The explosions occurred deep within Russian territory, destroying planes and leaving several dead. Meanwhile, a western price cap on Russian oil has come into effect.
Explosions at two military airfields in western Russia on Monday left three people dead and several injured.
There were reports of two planes being damaged in the blast at the Engels air base near Saratov, some 860 kilometers (534 miles) southeast of the Russian capital, Moscow. The base reportedly houses T-95 strategic bombers, according to Russian news agencies. The plane is the type that Russia has used for rocket attacks on Ukraine, targeting energy infrastructure.
The Saratov facility is deep into Russia, being some 1,000 kilometers east of Ukraine's capital Kyiv. According to images and reports on social media, the blast was considerable.
At roughly the same time, a gasoline truck blew up on a runway in the region of Ryazan, south of Moscow. No information was available about what caused the blast in Ryazan, where the three fatalities were recorded.
The Ryazan base houses long-range flight tankers that serve to refuel bombers in the air.
Here are the other top headlines related to the war in Ukraine on Monday, December 5:
Ukrainian officials have reported a new wave of Russian missile strikes across the country as Moscow seeks to cripple Ukraine's energy supplies and infrastructure.
Explosions were reported in several parts of the country, including the cities of Odesa, Cherkasy and Kryvyi Rih.
A missile strike in Odesa cut power to pumping stations, leaving the entire city without water, according to the local water company.
Officials in Kryvyi Rih said "parts of the city are cut off from electricity, several boiler and pumping stations are disconnected."
Authorities urged people to take shelter, with air raid sirens sounded across the country.
"The enemy is again attacking the territory of Ukraine with missiles!" Kyrylo Tymoshenko, the deputy head of the Ukrainian president's office, wrote on Telegram.
A price cap on Russian oil agreed by the EU, G7 and Australia has come into force. The measure has the aim of restricting Russia's revenue as punishment for its invasion of Ukraine, while making sure that Moscow keeps supplying the global market.
Kremlin spokesman Dmitry Peskov responded by saying that the measure would contribute to a destabilization of world energy markets. He said it would not affect Russia's military campaign in Ukraine.
The cap took effect alongside an EU embargo on deliveries of Russian crude oil by ship. It comes several months after an embargo was imposed by the United States and Canada.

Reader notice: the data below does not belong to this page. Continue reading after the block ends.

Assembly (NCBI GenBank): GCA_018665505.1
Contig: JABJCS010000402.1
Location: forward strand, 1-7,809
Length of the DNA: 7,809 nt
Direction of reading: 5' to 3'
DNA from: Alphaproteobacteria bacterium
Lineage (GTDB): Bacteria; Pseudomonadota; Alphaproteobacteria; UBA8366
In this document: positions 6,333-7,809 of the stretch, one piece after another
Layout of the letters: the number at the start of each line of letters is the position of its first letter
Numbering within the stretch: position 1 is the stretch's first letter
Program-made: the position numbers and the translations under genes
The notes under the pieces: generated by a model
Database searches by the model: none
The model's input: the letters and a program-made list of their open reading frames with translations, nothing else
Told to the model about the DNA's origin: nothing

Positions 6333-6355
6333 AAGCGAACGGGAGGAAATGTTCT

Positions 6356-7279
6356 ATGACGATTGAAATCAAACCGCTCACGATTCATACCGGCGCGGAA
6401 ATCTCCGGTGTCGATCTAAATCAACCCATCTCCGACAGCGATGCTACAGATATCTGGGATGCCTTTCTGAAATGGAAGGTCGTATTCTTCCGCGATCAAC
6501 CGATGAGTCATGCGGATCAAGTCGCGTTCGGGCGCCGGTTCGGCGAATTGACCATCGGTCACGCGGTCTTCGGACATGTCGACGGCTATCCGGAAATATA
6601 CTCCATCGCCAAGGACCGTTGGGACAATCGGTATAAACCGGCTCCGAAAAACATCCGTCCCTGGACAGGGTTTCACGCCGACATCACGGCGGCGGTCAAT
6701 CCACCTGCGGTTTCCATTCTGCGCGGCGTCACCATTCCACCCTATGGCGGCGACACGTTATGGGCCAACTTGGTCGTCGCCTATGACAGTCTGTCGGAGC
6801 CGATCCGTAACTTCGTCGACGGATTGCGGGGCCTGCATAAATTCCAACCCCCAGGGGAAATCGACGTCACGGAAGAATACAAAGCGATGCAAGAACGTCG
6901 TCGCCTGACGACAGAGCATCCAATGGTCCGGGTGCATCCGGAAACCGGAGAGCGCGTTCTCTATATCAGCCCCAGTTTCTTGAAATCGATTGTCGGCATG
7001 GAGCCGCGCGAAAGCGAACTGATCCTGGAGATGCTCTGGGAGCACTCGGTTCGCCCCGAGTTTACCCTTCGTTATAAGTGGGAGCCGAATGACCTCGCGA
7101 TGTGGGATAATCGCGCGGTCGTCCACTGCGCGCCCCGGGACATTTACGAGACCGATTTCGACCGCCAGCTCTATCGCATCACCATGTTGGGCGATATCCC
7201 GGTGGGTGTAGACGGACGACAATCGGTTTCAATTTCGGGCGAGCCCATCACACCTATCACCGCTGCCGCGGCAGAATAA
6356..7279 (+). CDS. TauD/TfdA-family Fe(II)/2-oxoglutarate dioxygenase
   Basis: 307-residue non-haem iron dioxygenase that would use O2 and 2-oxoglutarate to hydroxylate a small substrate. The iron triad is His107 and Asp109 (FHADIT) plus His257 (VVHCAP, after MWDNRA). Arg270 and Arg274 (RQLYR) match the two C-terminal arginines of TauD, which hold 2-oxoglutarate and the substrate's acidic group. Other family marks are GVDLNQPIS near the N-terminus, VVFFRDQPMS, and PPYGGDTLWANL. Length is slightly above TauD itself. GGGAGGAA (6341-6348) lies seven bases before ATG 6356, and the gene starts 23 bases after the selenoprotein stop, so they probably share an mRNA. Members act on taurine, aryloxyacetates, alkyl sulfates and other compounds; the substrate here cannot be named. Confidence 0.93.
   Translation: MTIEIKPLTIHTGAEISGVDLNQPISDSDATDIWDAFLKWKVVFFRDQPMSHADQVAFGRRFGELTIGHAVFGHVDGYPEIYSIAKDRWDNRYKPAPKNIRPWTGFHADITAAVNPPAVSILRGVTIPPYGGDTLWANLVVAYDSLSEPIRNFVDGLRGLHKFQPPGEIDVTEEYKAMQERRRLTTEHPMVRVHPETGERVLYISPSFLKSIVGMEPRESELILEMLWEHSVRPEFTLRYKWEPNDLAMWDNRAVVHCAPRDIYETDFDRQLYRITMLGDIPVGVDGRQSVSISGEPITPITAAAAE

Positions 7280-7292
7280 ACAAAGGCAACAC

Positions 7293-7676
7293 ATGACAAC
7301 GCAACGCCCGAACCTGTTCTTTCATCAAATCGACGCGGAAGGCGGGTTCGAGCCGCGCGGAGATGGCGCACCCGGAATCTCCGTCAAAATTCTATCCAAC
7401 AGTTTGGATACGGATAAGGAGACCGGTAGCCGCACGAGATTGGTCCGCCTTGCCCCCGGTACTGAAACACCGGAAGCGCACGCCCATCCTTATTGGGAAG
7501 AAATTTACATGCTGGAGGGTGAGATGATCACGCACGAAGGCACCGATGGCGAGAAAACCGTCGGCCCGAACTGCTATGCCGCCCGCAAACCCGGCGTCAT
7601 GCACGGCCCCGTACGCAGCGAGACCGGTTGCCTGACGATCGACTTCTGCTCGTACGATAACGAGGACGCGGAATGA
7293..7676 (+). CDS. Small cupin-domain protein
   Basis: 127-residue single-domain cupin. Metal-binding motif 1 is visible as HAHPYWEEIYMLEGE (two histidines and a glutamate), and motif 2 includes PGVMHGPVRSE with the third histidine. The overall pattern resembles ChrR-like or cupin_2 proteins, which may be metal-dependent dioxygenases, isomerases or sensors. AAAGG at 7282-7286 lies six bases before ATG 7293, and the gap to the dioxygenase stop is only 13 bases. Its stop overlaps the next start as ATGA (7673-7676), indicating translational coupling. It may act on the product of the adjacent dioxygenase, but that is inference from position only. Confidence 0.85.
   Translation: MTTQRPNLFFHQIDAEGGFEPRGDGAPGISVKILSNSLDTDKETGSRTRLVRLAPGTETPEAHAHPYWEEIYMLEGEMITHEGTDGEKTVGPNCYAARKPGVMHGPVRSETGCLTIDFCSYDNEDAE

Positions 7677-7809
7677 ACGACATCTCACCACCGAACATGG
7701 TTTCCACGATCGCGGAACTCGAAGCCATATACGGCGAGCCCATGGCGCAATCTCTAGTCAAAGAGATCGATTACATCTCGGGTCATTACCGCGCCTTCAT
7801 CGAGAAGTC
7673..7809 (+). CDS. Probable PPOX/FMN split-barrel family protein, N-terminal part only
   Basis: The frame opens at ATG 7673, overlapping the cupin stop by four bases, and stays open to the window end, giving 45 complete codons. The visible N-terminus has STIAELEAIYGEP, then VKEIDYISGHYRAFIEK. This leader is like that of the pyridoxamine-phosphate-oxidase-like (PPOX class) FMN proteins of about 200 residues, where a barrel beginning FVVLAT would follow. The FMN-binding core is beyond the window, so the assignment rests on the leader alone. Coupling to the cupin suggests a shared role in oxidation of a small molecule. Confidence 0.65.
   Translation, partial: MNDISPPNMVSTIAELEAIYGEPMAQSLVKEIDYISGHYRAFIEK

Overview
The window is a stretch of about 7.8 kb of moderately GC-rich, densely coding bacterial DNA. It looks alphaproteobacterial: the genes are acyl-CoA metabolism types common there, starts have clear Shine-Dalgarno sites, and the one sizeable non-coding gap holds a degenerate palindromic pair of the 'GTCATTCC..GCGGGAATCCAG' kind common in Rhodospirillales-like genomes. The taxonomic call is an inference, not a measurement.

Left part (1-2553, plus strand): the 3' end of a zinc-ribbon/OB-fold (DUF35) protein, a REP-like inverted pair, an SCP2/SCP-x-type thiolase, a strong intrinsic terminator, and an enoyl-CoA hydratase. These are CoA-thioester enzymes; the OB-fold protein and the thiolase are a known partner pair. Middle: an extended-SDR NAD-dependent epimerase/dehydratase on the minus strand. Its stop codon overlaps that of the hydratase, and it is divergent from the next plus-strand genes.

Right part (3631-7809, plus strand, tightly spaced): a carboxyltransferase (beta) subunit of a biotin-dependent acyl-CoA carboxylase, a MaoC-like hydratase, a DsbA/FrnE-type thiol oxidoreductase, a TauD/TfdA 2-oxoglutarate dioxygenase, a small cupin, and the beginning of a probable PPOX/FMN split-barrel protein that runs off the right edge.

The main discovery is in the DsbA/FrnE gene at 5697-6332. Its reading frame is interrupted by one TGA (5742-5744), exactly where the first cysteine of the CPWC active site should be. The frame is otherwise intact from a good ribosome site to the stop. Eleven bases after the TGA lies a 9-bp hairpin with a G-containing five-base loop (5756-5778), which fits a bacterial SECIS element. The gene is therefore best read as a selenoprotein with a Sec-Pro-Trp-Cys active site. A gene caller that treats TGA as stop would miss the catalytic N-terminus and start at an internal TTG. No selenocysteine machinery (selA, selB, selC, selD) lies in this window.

Russia is the second-largest crude exporter in the world and likely could find new buyers at market prices without the cap.
The UK Ministry of Defence says the number of combat aircraft sorties carried out by Russia over Ukraine has significantly decreased in recent months.
The ministry says Russian aircraft now probably conduct tens of missions per day, compared to a high of up to 300 per day in March 2022.
UK experts say the decrease in sorties is likely a result of at least three factors - a continued high threat from Ukrainian air defenses, limitations on the flying hours available to Russian aircraft, and worsening weather.
Russia has now lost more than 60 fixed-wing aircraft in the conflict.
The ministry said that, because Russia's ground attack tactics are largely reliant on visual identification and unguided munitions, the Russian air force will likely continue some ground attack operations through the poor winter weather.
The United Arab Emirates and Ukraine have announced talks on a bilateral trade deal that is expected to conclude by the middle of next year
The Gulf Arab state has tried to remain neutral in the Russia-Ukraine war despite pressure from the West on Gulf oil producers to do more to help isolate Moscow. The UAE has called for diplomacy to resolve the conflict.
The war in Ukraine has increased demand for weapons as Russia ups production and Western nations seek to replace stock donated to Kyiv. However, a report says the conflict may also hamper production.
The EU has stopped buying Russian seaborne crude oil as it seeks to deprive Moscow of a key revenue source fueling its war in Ukraine. The move will hurt Russia but not as much as the bloc would have liked.
As winter draws in at the front in Ukraine, what Russia's army really needs is a rest. This could prove to be an opportunity for Kyiv — but, to take advantage of it, Ukraine needs more ammunition.
Russia continues to attack energy infrastructure in Ukraine, causing homes to lose power, heat and water. Experts say it's a cynical tactic with a long history.
Russian propagandists are constantly saying Ukraine is full of Nazis, and posting alleged evidence online. DW's fact-checking team has investigated some of this supposed evidence and found it to be baseless.